Ageing & Nutrition
Katie Williams- Dietitian
There is a common belief that as we get older, nutrition becomes less important. However, having a well balanced diet is crucial throughout our life spans, particularly as we age for improving quality of life and longevity. There are particular nutrients that are imperative for older adults to include in their day-to-day diets.
For older adults, dairy should be included regularly in all diets. This is because it contains a mineral called calcium, which is important for maintaining strong healthy bones and teeth. Having good bone health is key for all ageing adults due to an increased risk of fracturing bones when falling over or diseases such as osteoporosis. Females are at a particular risk of poor bone health due to increased bone losses during menopause.
All adults should eat at least 2.5 serves of low fat dairy each day. 1 serve of dairy is equivalent to:
-250mL of milk or milk alternatives (e.g. soy milk)
-2 slices (or 40g) of hard cheese (e.g. cheddar)
-¾ cup (or 200g) of yoghurt
Having an adequate protein intake during the older years of life is important for maintaining muscle and decreasing the risk of malnutrition. Being underweight comes with it’s own health risks as it hinders the immune system; can make it harder to recover from illnesses and slows wound healing. Maintaining muscle is also important for having good balance, strength and metabolism.
Protein should be included in at least 2 main meals each day. Foods that are good sources of protein include:
-Beef, lamb, chicken, pork & fish
-Legumes (beans, chickpeas & lentils)
Fibre contains many health benefits that can be particularly helpful for older adults. Having a diet high in fibre helps to keep the bowels regular and assists with issues such as constipation and diarrhoea. Additionally, it helps you feel fuller for longer, can improve cholesterol and blood sugar levels. Fibre can assist in weight loss and preventing diseases such as diabetes, heart disease and bowel cancer.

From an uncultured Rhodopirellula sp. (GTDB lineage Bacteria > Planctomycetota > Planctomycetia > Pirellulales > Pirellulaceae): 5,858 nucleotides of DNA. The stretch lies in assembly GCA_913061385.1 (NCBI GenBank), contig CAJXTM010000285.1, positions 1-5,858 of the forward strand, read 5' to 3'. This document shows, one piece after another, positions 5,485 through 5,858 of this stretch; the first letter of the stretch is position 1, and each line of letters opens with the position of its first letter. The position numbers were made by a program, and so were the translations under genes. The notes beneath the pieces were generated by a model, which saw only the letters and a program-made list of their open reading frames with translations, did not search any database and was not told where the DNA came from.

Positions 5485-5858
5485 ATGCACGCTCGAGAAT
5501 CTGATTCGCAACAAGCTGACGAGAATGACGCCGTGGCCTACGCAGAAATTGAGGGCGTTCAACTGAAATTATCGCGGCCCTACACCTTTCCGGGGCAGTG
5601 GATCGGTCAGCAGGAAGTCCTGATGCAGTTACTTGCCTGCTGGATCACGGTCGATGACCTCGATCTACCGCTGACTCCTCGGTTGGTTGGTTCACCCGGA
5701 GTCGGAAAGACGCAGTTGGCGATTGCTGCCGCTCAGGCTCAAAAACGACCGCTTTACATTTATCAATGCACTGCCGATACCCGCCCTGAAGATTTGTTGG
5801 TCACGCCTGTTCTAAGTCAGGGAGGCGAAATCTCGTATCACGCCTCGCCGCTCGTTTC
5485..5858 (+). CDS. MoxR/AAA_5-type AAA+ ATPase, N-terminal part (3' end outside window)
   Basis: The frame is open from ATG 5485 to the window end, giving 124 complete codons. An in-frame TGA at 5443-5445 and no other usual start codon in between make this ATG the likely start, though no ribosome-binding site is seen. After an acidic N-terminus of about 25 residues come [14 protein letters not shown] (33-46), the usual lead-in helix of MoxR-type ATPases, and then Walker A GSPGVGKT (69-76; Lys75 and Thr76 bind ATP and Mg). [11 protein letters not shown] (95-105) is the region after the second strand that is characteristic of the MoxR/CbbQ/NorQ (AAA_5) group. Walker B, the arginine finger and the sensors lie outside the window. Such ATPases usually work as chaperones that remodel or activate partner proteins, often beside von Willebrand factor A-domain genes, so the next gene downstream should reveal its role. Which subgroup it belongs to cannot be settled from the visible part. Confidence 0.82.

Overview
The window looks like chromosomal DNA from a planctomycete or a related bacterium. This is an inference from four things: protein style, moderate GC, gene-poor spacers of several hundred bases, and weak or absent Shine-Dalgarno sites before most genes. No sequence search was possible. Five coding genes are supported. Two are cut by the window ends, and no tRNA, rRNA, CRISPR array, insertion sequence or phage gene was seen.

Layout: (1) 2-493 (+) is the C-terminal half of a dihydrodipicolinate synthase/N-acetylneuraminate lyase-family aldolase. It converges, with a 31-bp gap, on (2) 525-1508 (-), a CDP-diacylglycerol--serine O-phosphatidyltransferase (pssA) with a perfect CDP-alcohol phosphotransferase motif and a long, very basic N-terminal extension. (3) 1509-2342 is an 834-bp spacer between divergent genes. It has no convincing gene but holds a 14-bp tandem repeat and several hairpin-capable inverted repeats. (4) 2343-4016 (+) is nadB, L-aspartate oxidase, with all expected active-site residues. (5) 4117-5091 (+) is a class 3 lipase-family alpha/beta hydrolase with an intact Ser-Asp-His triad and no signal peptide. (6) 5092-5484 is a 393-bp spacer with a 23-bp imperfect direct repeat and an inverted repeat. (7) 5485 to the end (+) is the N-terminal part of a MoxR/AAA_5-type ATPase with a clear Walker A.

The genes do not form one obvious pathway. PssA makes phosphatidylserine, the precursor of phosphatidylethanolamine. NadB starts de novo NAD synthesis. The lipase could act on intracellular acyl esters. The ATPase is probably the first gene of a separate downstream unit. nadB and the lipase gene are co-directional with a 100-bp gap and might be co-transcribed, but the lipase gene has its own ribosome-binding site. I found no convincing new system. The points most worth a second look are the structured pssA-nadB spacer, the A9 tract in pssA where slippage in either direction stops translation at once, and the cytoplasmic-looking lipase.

Adults should be consuming around 30g of fibre each day. Fibre is the indigestible parts of plant foods; such as vegetables, fruits, wholegrains, beans and legumes. Therefore, these foods should be an abundant part of our day-to-day diets.
Weight Loss & Chronic Diseases
Carrying excess weight is associated with many chronic diseases such as heart disease, diabetes, high blood pressure, shortness of breath, sleep apnoea and osteoarthritis.
Foods that promote weight gain are those high in calories, saturated fats, added sugars and salt. Some of these foods include:
-Processed meats (bacon, ham, salami, sausages etc)
-Sweets (cakes, muffins, biscuits, chocolates, lollies etc).
-Takeaway foods (pies, pizzas, burgers, hot chips etc).
For a healthy diet, these foods should only be eaten in moderation. The majority of the food eaten each day should be made up of vegetables, fruit, whole grains, low fat dairy and lean meats.
For anyone trying to lose weight or with any other nutritional concerns, I would recommend to see a Dietitian. Otherwise, The Heart Foundation website is a great source of nutritional information and healthy recipes.